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Accuracy of biometric formulae in hypermetropic patients undergoing cataract surgery

Poster Details

First Author: M.Mustafa UK

Co Author(s):    A. Khan   H. Bennett   M. Wright              

Abstract Details


Cataract surgery guidelines from Royal College of Ophthalmologists (RCOphth) suggest that 85% of post-operative refractions should be within +/-1D of the predicted outcome and 55% within +/-0.5D. These formulae are known to be less accurate at extremes of axial length. RCOphth guidelines suggest that Hoffer Q and Haigis are more accurate in patients with axial lengths of less than 22mm. In our experience we found significant myopic refractive surprises in patients with axial length of less than 22mm undergoing cataract surgery when Hoffer Q was used. This prompted an audit of refractive outcomes in this group of patients.


We identified patients whose axial lengths were less than 22mm by performing a retrospective case note based study of all patients who had an intra ocular lens (IOL) of 28D or greater implanted over a 9 month period. This was done at the Princess Alexandra Eye Pavilion, Edinburgh.


All patients had pre-operative measurements made using the IOL master and, where necessary ultrasound axial length measurement. Using existing measurements (axial length, keratometry, anterior chamber depth) we calculated predicted post-operative refractive outcome (spherical equivalent (SE)) for SRK/T, Hoffer Q, Haigis and Holladay for each eye and IOL used. The actual post-operative SE was calculated from data on the post-operative refraction form. The mean biometric error and mean absolute error for each formula was then calculated. Additionally, we performed a survey of Scottish ophthalmologists to document current biometric formula preference in patients with axial length of less than 22mm.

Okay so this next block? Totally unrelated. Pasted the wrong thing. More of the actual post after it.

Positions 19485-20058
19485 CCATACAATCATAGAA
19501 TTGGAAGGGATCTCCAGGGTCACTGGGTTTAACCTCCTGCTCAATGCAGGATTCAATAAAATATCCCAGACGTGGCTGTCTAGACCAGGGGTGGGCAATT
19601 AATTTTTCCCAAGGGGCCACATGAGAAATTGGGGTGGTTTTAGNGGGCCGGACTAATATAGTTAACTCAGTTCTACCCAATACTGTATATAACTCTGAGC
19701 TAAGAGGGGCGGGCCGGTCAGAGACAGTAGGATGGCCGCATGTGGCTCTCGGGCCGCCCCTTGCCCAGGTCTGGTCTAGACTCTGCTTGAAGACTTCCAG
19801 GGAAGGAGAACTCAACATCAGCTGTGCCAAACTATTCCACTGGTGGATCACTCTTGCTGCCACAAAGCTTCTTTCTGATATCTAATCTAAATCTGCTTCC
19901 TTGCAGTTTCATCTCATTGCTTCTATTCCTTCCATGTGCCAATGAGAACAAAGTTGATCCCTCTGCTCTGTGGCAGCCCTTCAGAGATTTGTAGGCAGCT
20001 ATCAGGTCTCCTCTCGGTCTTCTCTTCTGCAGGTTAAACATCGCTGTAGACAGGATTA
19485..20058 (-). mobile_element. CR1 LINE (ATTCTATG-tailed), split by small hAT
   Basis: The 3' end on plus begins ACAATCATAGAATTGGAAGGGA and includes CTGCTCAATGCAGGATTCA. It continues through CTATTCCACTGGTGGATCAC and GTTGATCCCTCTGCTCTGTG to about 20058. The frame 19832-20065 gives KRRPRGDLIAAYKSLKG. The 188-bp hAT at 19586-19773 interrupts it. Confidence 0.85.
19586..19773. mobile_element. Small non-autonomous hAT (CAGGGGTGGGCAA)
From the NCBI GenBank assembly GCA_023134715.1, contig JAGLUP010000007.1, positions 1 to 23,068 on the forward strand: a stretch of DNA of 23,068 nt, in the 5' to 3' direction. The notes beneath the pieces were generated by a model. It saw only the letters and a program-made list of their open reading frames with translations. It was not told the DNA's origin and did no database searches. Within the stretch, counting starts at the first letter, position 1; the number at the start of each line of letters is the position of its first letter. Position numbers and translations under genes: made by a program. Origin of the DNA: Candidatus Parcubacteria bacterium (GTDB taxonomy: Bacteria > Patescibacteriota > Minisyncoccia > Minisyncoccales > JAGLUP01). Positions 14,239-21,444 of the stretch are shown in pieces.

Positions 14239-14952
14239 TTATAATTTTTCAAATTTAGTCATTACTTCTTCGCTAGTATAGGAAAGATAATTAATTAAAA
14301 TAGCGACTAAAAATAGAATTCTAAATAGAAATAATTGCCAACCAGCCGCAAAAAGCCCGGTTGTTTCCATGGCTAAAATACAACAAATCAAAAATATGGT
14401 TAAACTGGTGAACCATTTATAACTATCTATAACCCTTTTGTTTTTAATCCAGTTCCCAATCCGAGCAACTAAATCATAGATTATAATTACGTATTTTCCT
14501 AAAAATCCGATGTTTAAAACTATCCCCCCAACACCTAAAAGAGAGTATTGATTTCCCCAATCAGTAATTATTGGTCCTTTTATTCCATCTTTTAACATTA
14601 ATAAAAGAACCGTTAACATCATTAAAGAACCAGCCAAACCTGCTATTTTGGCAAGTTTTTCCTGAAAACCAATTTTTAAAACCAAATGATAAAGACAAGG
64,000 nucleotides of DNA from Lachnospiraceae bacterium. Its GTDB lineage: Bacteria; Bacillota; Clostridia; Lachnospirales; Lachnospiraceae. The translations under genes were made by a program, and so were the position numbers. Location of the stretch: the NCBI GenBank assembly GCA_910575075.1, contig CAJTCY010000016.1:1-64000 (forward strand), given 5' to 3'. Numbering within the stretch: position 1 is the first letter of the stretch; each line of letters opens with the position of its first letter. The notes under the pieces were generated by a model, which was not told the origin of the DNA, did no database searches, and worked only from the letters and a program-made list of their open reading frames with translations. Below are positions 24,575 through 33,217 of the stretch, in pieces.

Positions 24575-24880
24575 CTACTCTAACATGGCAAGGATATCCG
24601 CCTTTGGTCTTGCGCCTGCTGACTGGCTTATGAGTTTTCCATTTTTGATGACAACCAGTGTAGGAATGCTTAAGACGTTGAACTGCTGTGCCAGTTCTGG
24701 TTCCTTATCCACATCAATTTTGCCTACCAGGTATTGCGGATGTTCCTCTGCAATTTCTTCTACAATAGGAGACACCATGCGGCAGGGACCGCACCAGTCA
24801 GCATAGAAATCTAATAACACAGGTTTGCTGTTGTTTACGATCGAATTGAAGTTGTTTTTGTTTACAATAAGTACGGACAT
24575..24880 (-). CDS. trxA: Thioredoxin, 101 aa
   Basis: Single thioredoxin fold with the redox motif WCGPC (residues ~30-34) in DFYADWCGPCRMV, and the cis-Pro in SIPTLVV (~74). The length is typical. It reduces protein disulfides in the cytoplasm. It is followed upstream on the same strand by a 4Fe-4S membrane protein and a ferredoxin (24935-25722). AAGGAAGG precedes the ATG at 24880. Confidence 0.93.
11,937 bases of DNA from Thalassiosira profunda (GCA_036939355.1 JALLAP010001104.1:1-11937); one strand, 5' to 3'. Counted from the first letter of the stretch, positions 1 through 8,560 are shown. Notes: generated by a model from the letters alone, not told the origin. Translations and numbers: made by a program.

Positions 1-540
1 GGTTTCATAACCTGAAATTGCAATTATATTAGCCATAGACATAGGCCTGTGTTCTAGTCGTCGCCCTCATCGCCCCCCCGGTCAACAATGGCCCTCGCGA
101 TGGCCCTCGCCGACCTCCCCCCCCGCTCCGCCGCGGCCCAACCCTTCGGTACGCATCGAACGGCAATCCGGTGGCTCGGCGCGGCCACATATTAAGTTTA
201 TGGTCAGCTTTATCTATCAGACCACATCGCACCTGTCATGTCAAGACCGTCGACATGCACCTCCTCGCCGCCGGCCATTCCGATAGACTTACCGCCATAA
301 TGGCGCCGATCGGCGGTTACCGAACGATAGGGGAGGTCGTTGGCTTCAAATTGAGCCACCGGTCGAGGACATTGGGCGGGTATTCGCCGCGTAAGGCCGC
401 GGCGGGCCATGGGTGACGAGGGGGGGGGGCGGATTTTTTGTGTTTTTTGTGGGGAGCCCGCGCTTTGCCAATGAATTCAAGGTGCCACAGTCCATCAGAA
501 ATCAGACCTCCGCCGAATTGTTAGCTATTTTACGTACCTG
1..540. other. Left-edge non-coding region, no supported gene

170 patients were identified, 35 patients excluded. Lenses used were Sensar AR40 (83%) and Alcon SN60 (17%). Mean biometry error: SRK/T +0.19D, Hoffer Q -0.58D, Holladay -0.18D, Haigis +0.02D. Proportion of patients within +/-1D of predicted: SRK/T 79.3%, Hoffer Q 63.0%, Holladay 70.4%, Haigis 71.9%. All formulae became less accurate and more variable as the axial length decreased. 2- Way ANOVA analysis revealed significant difference between each formulae (P<0.05). Survey: 28 respondents. 65% generally use Hoffer Q. 18% use a combination of Hoffer Q and SRK/T, 14% use SRK/T and 3% use a combination of Hoffer Q and Haigis.


Analysis of our results show Haigis has the lowest mean biometric error, whereas SRK/T had the highest proportion of patients achieving results within +/- 1D of predicted outcome and lowest mean absolute error (0.72). We found Hoffer Q was significantly the least accurate of all the four formulae in this group of patients. Predicting refractive outcome in patients undergoing cataract surgery who are significantly hypermetropic remains a challenge. Our results suggest greater biometric accuracy in small eyes when SRK/T or Haigis is used. Our survey shows that most ophthalmologists in Scotland use Hoffer Q for calculating predicted post-operative outcome.

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